John J. Carroll

2003-01-01T23:59:59.000Z

431

Microbial Enhanced Oil Recovery in Fractional-Wet Systems: A Pore-Scale Investigation  

SciTech Connect (OSTI)

Microbial enhanced oil recovery (MEOR) is a technology that could potentially increase the tertiary recovery of oil from mature oil formations. However, the efficacy of this technology in fractional-wet systems is unknown, and the mechanisms involved in oil mobilization therefore need further investigation. Our MEOR strategy consists of the injection of ex situ produced metabolic byproducts produced by Bacillus mojavensis JF-2 (which lower interfacial tension (IFT) via biosurfactant production) into fractional-wet cores containing residual oil. Two different MEOR flooding solutions were tested; one solution contained both microbes and metabolic byproducts while the other contained only the metabolic byproducts. The columns were imaged with X-ray computed microtomography (CMT) after water flooding, and after MEOR, which allowed for the evaluation of the pore-scale processes taking place during MEOR. Results indicate that the larger residual oil blobs and residual oil held under relatively low capillary pressures were the main fractions recovered during MEOR. Residual oil saturation, interfacial curvatures, and oil blob sizes were measured from the CMT images and used to develop a conceptual model for MEOR in fractional-wet systems. Overall, results indicate that MEOR was effective at recovering oil from fractional-wet systems with reported additional oil recovered (AOR) values between 44 and 80%; the highest AOR values were observed in the most oil-wet system.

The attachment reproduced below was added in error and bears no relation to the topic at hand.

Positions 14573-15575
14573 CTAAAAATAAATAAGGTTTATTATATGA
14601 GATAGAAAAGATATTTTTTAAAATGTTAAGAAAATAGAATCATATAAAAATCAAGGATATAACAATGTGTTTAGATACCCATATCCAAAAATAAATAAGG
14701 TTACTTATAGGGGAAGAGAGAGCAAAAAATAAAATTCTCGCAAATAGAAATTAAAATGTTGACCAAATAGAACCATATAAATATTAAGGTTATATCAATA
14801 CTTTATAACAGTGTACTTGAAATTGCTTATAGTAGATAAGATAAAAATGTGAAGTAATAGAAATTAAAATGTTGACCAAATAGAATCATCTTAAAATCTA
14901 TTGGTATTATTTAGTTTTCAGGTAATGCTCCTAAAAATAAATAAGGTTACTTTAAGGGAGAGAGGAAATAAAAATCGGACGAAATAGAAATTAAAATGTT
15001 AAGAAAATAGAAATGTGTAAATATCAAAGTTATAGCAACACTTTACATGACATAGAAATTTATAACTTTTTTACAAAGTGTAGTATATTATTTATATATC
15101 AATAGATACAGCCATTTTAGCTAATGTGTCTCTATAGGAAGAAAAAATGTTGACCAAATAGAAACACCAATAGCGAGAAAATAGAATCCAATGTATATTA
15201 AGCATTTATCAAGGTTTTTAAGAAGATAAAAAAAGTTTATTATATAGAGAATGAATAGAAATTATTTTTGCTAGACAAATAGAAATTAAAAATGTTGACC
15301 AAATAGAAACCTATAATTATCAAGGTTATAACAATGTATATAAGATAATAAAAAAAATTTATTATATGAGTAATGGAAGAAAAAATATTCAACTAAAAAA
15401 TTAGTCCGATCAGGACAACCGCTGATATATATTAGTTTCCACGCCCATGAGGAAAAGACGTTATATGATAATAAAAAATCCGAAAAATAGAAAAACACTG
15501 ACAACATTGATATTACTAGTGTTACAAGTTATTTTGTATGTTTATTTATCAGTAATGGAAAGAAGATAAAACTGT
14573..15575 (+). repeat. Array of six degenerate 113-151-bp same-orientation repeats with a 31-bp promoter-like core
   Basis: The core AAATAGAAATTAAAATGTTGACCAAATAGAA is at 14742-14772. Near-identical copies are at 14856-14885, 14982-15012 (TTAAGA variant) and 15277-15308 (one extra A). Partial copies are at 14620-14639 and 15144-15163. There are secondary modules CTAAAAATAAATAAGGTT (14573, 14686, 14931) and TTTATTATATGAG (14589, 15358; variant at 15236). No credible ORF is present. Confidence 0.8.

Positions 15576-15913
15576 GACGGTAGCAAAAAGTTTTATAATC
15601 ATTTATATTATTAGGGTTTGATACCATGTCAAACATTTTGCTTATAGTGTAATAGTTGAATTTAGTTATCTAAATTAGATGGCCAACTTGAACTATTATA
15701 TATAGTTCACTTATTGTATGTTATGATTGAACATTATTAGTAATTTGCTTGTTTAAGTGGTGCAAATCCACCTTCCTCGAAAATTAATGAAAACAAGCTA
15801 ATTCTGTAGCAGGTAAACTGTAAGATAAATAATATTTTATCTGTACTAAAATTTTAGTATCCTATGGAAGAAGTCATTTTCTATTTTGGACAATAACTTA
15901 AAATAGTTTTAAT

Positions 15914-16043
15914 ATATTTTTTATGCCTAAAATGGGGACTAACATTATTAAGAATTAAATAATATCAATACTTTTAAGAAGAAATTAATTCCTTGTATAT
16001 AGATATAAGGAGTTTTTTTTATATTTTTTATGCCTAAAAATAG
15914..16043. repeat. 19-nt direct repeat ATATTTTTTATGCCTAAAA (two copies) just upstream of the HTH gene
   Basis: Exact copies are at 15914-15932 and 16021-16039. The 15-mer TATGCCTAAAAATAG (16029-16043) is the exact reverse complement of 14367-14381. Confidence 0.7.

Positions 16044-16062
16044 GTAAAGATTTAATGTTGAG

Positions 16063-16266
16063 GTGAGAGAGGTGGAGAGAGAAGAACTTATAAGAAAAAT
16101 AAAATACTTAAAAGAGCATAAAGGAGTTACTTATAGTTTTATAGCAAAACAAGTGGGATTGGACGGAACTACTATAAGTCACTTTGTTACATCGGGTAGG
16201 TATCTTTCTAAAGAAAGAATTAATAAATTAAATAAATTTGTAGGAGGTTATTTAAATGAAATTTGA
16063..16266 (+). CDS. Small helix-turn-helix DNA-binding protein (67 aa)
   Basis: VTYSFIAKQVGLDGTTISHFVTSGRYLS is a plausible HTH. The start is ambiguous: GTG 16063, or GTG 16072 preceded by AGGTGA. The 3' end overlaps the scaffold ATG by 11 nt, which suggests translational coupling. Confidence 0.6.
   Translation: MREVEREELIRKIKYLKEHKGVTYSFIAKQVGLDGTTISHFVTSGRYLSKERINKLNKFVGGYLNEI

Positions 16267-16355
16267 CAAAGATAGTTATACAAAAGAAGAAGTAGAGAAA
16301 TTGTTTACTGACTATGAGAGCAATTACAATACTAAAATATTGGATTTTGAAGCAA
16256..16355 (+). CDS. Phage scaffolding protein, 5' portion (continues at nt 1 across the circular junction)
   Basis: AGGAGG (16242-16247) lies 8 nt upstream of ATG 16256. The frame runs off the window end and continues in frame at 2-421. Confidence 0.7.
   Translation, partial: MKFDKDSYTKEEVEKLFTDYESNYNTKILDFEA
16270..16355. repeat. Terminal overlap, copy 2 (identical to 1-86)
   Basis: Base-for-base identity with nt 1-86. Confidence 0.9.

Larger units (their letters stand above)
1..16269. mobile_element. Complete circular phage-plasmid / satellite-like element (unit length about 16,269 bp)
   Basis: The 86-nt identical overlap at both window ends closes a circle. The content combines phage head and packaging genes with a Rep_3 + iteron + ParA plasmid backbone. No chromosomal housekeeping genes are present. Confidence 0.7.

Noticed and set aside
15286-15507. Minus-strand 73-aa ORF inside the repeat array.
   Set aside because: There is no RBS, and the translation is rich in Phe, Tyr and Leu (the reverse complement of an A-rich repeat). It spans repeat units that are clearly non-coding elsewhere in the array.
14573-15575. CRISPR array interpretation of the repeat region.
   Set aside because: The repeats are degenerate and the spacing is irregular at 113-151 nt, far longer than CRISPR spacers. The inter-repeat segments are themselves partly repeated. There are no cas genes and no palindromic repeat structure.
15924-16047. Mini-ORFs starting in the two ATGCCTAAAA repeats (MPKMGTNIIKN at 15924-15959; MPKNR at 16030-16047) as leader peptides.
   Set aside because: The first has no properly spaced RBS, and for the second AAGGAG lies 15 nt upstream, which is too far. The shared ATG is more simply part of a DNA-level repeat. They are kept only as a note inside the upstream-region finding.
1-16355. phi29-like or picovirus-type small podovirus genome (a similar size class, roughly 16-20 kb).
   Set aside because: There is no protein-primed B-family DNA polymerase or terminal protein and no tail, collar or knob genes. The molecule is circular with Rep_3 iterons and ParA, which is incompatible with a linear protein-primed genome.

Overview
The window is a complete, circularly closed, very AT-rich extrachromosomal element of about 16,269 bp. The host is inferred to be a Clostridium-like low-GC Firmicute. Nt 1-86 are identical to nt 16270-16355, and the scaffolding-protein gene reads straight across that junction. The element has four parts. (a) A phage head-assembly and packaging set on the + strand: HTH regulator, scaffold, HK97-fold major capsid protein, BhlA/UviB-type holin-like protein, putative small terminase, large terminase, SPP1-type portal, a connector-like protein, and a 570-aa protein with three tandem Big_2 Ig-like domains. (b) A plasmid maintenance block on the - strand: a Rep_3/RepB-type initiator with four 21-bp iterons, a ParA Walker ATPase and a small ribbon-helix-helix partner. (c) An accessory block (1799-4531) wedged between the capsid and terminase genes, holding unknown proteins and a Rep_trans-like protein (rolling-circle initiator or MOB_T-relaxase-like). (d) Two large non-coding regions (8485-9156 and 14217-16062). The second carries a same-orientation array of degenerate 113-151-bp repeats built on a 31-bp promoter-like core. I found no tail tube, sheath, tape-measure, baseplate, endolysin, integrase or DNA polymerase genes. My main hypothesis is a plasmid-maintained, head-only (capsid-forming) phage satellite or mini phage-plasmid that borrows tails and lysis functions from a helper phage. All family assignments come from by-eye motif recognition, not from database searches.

Armstrong, Ryan T.; Wildenschild, Dorthe (Oregon State U.)

2012-10-24T23:59:59.000Z

432

Energy Information Administration / Natural Gas Annual 2005 66  

Gasoline and Diesel Fuel Update (EIA)